the first allied units to cross Germany's border in force, on
September 12, 1944, and the first to take a German town, Roetgen,
since the days of Napoleon. Later, in the furious Ardennes struggle,
his Combat Command "B" inflicted one of the first serious
setbacks to von Rundstedf's winter offensive when, at La Gleize,
Belgium, it teamed with elements of the 30th Infantry Division
to cut up much of the 1st SS LEIBSTANDARDE ADOLF HITLER Panzer
Division. In the subsequent return to the Rhineland area, General
Boudinot entered Cologne with forward elements of the division.
And, during the final drive, it was CC "B" which liberated
the death camp slaves at Nordhausen after sharing in the magnificent
Ruhr encirclement. His troops went on without rest to Dessau,
Germany, and had thrown a bridgehead across the Mulde River when
army orders halted forward action at that point.
General Boudinot was studying civil engineering at the University
of California when America became involved in the first World
War. He was given a direct commission and saw action with the
8th Cavalry in Mexico.
Although the general has always been a horseman, he early
realized the capabilities of armored force and the value of an
integrated command. In 1928 he was graduated from the Advance
Infantry Course at Fort Benning, Georgia. He served with the
air forces and is noted as an army free balloon racer. At Fort
Sam Houston, Texas, while with the Signal Corps, he built the
first meteorological station at Kelley Field.
After tours of duty at various American and territorial posts,
the general went to Fort Knox, Kentucky, with the 13th Cavalry
in 1937. Here he grew up with the armored force and had much
to do with the development of this new and potent arm of service.
Because of his intimate knowledge of' tanks, the general was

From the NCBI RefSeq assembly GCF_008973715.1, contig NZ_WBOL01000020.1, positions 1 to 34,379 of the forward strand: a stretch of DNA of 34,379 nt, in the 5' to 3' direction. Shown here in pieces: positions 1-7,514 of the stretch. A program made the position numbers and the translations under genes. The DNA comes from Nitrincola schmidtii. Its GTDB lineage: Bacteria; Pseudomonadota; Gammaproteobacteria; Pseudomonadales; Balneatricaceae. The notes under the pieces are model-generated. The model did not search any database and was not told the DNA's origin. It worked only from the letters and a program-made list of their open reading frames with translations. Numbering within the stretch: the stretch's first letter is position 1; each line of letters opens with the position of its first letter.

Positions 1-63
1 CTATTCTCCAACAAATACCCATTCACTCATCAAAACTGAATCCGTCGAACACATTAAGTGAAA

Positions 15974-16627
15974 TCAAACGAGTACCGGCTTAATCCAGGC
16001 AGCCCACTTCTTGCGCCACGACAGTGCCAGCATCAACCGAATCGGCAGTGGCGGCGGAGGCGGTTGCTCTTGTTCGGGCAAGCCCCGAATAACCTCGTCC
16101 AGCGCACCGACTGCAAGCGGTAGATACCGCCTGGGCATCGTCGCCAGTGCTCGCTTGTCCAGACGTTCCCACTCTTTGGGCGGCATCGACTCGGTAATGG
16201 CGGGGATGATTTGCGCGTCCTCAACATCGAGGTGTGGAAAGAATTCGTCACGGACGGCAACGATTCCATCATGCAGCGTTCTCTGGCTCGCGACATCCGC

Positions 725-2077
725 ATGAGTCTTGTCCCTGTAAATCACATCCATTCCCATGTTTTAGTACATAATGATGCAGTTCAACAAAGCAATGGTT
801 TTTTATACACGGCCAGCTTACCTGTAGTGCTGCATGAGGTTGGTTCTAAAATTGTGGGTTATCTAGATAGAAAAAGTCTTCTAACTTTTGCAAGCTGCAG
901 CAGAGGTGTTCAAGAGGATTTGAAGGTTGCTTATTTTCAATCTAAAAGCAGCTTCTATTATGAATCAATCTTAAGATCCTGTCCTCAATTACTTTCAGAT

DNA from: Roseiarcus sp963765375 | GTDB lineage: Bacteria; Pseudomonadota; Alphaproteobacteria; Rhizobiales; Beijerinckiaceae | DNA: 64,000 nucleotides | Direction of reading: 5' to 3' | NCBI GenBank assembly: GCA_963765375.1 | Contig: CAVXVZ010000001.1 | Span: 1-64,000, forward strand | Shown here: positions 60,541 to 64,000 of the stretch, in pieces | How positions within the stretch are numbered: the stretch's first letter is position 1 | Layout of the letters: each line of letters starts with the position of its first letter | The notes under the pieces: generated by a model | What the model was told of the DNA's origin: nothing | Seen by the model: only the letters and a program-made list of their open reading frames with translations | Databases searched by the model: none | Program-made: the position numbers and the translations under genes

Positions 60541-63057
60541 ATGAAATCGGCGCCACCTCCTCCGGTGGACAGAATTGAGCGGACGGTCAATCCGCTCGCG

made plans and training officer of the AFRTC, at Fort Knox, on
December 20, 1940. His know-how preceded tank victories on the
western front of 1944-45.
The general led his old 32nd Armored Regiment at Villiers
Fossard, Normandy, in June, 1944, but was soon given command
of the powerful assault force which he led to many victories
throughout the five campaigns in western Europe.
General Boudinot's decorations include the Mexican Service
Medal, the Legion of Merit, Silver Star with three clusters,
Bronze Star, Air Medal, the French Legion of Honor and Croix
de Guerre with palm. He also wears the Distinguished Unit Citation.
The General Staff of a fighting division corresponds roughly
to a brains trust in big business. Its job is the principle services,
the personnel placement, intelligence, plans and operations,
supply, and military government, which have so much to do with
the winning of a war. The success or failure of any combat operation
depends initially upon the workings of this divisional nerve
The 3rd Armored Division's Chief of Staff, Colonel John A.
Smith, Jr., with the officers and men of his various staff sections,
therefore deserves much of the credit for "Spearhead"
successes in action. As a veritable division "assistant
commander", Colonel Smith carried out the policies of Major
General Maurice Rose and Brigadier General Doyle 0. Hickey. The
logistics of armored warfare were the concerns of his entire
expertly trained staff.
G-l, which encompassed the problems of personnel administration,
came under the jurisdiction of Lt. Colonel Jack A. Boulger and
his section. Lt. Colonel Andrew Barr, G-2, was the intelligence
chief. His decisions on enemy capabilities and on our own security
measures hastened the end of hostilities. Lt. Colonel Wesley
A. Sweat, G-3, and his section, handled all plans and operations.
Supply, in all of its various and important aspects, was the
problem of Lt. Colonel Eugene C. Orth, Jr., G-4.
Originally there were only four general staff sections in
the division headquarters. However, a fifth was added during
the last phases of the western campaign: it was G-5, or Military
Government. G-5, presided over by Lt. Colonel George F. Cake,
solved those problems which were posed by occupation of the German
CHIEF OF STAFF: Colonel John A. Smith, Jr., tall, distinguished
professional soldier, has been with the 3rd Armored Division
since its activation. As Chief of Staff under four generals:
Walton H. Walker, Leroy H. Watson, Maurice Rose, and Doyle O.
Hickey, the slightly greying Texan played a vital role in "Spearhead"
history. His story is the very saga of the 3rd from final training
to furious combat on the western front of Europe.
Born in San Antonio, Texas, Colonel Smith finished high school
there and attended the University of Texas for two years before
entering the army in 1917. He was commissioned at Leon Springs,
Texas, as an artillery officer at that time. A veteran tactician,
Colonel Smith has more than a passing knowledge of cavalry, artillery
and armored force strategy. He is a crack polo player, a graduate
of the Field Artillery School at Fort Sill, Oklahoma, and the